Again, perhaps we can relate. We've all made promises we were unable later to keep, and had promises broken towards ourselves many times. Recovery from trauma is like that. We feel strong one minute, and weak again the next. It takes daily practice for us to ultimately get our recovery right. What we see in terms of action from our government, however, all action beyond the original apology was evidently intended for us to remain, status quo.
'Change is difficult, but change is necessary'. I hate using this man's verbiage, but this is a quote from Horaldo Rivera from a time when his popularity allowed exposure of abuse of persons with disabilities living behind stone walls in a U.S. institution, another school of so-called care named, Willowbrook. As was the situation for many persons with intellectual challenges not that long ago, the Residential Schools housing aboriginal children proved wrought with much of the exact same abuse.
We've moved beyond institutional care for the developmentally disabled. Let's hope, with time, we can establish a new way of life for our Indigenous Peoples, by simply allowing a revival of the lives we all so unconsciously threw away.
Trauma such as this, whipped upon victims with continued institutional violence will likely take generations to heal. Historical and inter-generational trauma results from the forms of abuse imposed upon humans forced to live disconnected from a society they did not ask for, nor can they ever likely fully understand. That the cultural soul of our Indigenous People has survived, is testimony to the resilience we all need to find to manage ourselves emotionally throughout all the tragedies we collectively face in human life.
We've been handed a new scepter of challenge from the Truth and Reconciliation Commission of Canada. One that we dare not now attempt to ever hand back. The challenge we're collectively asked to accept is one of entering together into a collective choice. We've 94 recommendations to consider. We have a choice now to accept the scepter, and embark on a journey to heal together-this now is what we all must choose to do.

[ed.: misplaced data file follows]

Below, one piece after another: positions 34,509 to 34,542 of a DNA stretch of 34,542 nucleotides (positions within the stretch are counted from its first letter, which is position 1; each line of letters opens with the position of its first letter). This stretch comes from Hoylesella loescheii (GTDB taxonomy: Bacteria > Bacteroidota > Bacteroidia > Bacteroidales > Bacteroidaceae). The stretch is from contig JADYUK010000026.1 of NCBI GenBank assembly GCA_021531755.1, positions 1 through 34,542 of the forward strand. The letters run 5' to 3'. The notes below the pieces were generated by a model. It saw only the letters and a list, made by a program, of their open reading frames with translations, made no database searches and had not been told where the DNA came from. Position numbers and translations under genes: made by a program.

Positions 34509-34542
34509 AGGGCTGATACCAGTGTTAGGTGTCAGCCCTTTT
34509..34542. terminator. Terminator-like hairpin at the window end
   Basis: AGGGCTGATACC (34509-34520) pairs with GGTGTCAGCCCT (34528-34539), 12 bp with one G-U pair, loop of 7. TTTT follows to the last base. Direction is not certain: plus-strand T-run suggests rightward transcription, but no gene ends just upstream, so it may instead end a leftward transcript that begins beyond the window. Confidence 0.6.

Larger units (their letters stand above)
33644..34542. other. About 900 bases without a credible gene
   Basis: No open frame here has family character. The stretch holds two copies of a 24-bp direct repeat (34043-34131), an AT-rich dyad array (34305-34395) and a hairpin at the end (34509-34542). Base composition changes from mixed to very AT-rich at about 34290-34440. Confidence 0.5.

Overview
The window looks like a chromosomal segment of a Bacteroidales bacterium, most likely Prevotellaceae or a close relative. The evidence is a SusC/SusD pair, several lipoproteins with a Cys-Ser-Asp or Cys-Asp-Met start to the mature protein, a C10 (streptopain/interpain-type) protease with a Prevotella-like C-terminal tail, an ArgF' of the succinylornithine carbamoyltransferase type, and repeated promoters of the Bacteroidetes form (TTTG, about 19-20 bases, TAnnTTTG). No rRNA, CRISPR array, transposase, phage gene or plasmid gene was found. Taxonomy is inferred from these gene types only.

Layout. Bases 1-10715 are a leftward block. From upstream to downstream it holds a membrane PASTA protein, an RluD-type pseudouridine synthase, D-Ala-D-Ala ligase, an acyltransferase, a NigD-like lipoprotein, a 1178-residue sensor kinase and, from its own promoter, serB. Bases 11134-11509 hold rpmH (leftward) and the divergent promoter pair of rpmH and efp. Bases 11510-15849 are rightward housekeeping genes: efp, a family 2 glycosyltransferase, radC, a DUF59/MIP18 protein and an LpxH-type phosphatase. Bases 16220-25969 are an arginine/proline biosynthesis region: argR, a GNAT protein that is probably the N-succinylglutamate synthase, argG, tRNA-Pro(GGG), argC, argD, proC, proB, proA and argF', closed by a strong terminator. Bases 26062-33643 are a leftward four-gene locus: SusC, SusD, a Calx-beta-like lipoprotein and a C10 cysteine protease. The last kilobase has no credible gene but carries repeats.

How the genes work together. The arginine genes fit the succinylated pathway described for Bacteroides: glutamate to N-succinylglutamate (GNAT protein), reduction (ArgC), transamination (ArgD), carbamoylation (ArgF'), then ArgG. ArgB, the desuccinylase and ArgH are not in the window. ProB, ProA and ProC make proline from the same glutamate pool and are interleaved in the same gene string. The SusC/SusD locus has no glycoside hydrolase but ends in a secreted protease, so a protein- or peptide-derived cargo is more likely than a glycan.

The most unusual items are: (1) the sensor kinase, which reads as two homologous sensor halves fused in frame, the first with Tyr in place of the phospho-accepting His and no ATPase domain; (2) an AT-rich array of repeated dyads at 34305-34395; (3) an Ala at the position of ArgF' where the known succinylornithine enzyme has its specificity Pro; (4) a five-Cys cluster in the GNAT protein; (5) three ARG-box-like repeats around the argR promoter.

As is the case in our personal relationships, trauma challenges us deeply to accept our personal responsibility for any continued violence we impose, upon ourselves and upon the hearts of those in our lives with whom we share love. As is the case with our individual trauma, on this issue of national pain, it is only love that will conquer the demon in our midst. We know what it means to our survival, to accept recovery as our daily plan. Some of us have been loved through it. May we all in this case, humbly accept the need to do the same.
Let's hope the nation takes heed, against the demon of national shame now frightfully yet fully exposed. Survival, is one thing. Choosing to thrive is, for most of us, something entirely new. Should we choose to run away from this, may the Creator of all, have mercy on our collective soul.
Honoring the Truth, Reconciling for the Future: Summary of the Final Report of the Truth and Reconciliation Commission of Canada, 2015.
Historic Trauma and Aboriginal Healing: The Aboriginal Foundation Research Series, 2004.
The International Alliance To End Genocide: What is Genocide, 2015.
Extra Credit, Kill the Indian to Save the Child, Neonatal Rights, 2012.
The Residential School System, UBC Indigenous Foundations, 2015.
Residential Schools Apology / Excuses pensionnats indiens: Youtube Channel, The Prime Minister of Canada.
Unforgotten: Twenty-Five Years After Willowbrook, FilmRise, 2014.
Convention on the Prevention and Punishment of the Crime of Genocide. Adopted by the General Assembly of the United Nations on 9 December 1948.